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Oh how the tides have turned. California, once a bastion for anti-vaccination activists, adopted one of the toughest vaccination laws in the country this week. On Tuesday, Governor Jerry Brown signed the new legislation, which requires all children attending public schools to be vaccinated against polio, measles, hepatitis B and other preventable diseases.

Importantly, the law removes exemptions based personal and religious objections to vaccination. Currently, more than 80,000 students escape vaccination under personal belief exemptions. Vaccination opponents have vowed to fight the new legislation.

Just in time for this weekend's Gay Pride celebrations and right on the cusp of the Supreme Court's gay marriage ruling, California's got some good, gay news: a ballot initiative to execute gays and lesbians can be snuffed out without going through the regular ballot process. It's the little victories that count.

The ridiculous Sodomite Suppression Act was the work of Orange Count attorney Matthew McLaughlin and would have required capital punishment for same-sex sexual activity -- carried out by any member of the public. Besides being offensively stupid, the ballot measure is patently unconstitutional and state attorney general Kamala Harris refused to even process the proposal -- i.e., allow it to be put out for petitions in order to qualify for the ballot.

Uber has long tried to play itself off as simply a middleman, just dispatching independent drivers to consumers through its app -- and taking a big cut of their fare. Nothing but logistics, right? Not according to the California Labor Commission, who ruled today that the extensive control Uber has over its drivers makes them employees, not independent contractors.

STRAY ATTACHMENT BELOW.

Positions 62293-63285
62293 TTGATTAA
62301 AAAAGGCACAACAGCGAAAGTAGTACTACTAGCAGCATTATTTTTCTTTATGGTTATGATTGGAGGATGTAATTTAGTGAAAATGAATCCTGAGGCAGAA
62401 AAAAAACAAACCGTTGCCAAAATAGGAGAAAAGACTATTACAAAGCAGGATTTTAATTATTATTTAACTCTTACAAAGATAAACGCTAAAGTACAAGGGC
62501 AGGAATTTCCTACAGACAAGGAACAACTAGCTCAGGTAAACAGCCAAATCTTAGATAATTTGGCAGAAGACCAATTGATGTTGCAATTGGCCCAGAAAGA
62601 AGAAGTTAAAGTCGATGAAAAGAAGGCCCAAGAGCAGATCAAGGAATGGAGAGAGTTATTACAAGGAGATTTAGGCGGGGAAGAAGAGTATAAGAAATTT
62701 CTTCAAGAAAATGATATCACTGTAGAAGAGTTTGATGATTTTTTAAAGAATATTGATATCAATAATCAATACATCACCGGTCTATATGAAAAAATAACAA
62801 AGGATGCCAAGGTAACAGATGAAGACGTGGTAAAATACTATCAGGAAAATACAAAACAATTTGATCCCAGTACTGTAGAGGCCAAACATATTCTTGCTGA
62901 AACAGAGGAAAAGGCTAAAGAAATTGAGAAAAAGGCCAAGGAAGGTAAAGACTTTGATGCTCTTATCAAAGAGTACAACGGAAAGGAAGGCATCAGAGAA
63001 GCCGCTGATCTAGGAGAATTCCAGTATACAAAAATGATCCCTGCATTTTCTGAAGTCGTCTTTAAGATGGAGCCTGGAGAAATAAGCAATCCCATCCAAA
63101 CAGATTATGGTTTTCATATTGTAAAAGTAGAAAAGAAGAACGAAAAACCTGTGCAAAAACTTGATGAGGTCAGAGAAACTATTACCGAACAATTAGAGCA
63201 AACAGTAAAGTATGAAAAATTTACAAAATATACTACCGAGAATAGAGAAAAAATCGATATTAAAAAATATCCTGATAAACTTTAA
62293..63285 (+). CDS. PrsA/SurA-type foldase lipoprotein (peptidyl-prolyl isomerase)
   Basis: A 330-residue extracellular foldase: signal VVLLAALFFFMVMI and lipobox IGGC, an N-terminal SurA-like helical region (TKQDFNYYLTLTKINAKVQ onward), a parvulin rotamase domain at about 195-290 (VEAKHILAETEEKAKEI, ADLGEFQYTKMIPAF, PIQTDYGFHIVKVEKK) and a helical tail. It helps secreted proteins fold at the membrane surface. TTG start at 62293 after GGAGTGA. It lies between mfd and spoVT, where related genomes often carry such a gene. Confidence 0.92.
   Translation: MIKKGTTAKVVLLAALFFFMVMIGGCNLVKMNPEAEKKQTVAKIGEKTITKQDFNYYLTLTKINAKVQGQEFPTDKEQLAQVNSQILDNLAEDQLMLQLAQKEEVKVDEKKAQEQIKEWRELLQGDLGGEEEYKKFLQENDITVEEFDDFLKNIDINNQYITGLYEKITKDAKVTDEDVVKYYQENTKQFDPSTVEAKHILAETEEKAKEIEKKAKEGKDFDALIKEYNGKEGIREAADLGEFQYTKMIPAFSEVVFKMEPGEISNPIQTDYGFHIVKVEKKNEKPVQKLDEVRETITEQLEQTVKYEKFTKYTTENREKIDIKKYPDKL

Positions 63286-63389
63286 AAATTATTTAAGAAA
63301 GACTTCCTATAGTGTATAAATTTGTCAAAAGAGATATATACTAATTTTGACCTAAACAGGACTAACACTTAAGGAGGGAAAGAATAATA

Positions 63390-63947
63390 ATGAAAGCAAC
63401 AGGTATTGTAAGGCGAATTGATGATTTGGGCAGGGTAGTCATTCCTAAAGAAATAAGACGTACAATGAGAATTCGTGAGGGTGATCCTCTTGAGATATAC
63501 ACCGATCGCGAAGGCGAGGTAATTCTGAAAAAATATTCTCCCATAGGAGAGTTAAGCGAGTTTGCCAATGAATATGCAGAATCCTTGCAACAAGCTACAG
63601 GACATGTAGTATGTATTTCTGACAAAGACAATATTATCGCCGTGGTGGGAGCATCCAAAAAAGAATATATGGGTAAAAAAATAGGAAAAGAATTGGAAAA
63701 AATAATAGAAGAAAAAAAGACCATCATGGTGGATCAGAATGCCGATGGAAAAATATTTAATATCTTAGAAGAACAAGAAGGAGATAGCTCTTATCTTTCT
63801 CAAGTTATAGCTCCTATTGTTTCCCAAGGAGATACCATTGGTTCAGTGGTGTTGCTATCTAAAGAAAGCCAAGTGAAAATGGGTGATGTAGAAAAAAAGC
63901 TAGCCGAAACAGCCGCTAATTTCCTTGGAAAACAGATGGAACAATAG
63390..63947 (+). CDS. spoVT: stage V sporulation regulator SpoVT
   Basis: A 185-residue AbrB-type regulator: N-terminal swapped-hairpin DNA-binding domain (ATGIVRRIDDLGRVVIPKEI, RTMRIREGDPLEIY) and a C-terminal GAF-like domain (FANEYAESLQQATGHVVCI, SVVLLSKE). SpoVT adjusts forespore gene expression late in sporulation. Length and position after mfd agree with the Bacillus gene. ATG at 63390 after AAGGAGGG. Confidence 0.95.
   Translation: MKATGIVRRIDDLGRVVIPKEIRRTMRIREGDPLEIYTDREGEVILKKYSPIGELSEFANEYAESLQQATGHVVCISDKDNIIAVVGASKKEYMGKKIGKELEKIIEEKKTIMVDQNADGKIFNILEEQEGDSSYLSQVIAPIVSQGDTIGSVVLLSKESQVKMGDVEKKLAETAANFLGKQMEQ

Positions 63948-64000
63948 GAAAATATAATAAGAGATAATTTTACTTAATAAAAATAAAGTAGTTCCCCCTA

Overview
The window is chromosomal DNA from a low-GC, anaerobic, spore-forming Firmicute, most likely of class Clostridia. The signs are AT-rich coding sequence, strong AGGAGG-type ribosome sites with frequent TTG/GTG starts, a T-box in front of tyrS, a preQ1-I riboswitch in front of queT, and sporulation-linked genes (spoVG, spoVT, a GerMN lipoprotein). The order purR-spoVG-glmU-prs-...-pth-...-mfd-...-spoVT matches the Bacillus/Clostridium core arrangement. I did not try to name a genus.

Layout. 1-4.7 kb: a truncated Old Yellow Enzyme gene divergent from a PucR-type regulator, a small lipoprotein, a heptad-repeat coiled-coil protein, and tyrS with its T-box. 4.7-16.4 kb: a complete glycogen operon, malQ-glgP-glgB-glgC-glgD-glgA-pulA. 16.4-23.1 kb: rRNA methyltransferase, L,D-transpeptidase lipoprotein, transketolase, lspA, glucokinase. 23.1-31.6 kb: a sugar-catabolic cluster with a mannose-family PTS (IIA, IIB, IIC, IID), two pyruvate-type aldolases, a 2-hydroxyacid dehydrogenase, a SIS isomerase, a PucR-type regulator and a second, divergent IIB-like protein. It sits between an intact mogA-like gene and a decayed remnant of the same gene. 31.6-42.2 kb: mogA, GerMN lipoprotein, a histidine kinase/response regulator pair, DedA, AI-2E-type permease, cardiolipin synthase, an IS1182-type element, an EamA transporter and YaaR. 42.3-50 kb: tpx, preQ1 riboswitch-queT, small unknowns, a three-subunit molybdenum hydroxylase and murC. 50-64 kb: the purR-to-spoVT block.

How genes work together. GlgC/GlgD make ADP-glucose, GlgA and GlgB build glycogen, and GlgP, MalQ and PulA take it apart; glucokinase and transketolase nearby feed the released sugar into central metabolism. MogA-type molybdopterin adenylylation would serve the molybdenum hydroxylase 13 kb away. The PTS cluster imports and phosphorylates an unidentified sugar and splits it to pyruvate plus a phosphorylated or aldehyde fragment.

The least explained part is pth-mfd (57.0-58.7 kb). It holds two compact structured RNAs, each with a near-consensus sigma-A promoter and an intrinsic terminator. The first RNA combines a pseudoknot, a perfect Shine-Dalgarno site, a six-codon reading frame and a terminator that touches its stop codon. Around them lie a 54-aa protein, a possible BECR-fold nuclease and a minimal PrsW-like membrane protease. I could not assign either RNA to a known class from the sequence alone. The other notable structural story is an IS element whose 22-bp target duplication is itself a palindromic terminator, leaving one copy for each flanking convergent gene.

The ruling is a major blow to the company, which has long resisted classifying its drivers as employees. Treating drivers as employees will require Uber to pay for Social Security, workers compensation, unemployment insurance, work expenses and other costs, all of which have been borne by drivers until now.

When Governor Brown instituted mandatory water restrictions on urban water users early this April, he was widely praised for taking drastic action to address California's worsening drought. Yet, that praise was often paired with skepticism and even condemnation, as Brown had failed to mandate any reductions for agricultural water users. In California, agricultural users are responsible for four times as much water use as all urban uses, or approximately 80% of all water use in the state.

Agricultural users' reprieve hasn't lasted long, however. On Friday, California instituted sharp cutbacks for farmers, the first reduction of its kind in 38 years. The cutbacks could raise tricky legal issues in California, where water rights complicated and often controversial.

Lawyers usually take inspiration from colleagues or former professors. Tonight is your chance to get inspired by a wholly different set of noble scholars: Stephen Curry and co. of the Golden State Warriors.

As you watch the Warriors take on the Cavaliers, consider these 5 lessons you can apply to your legal practice: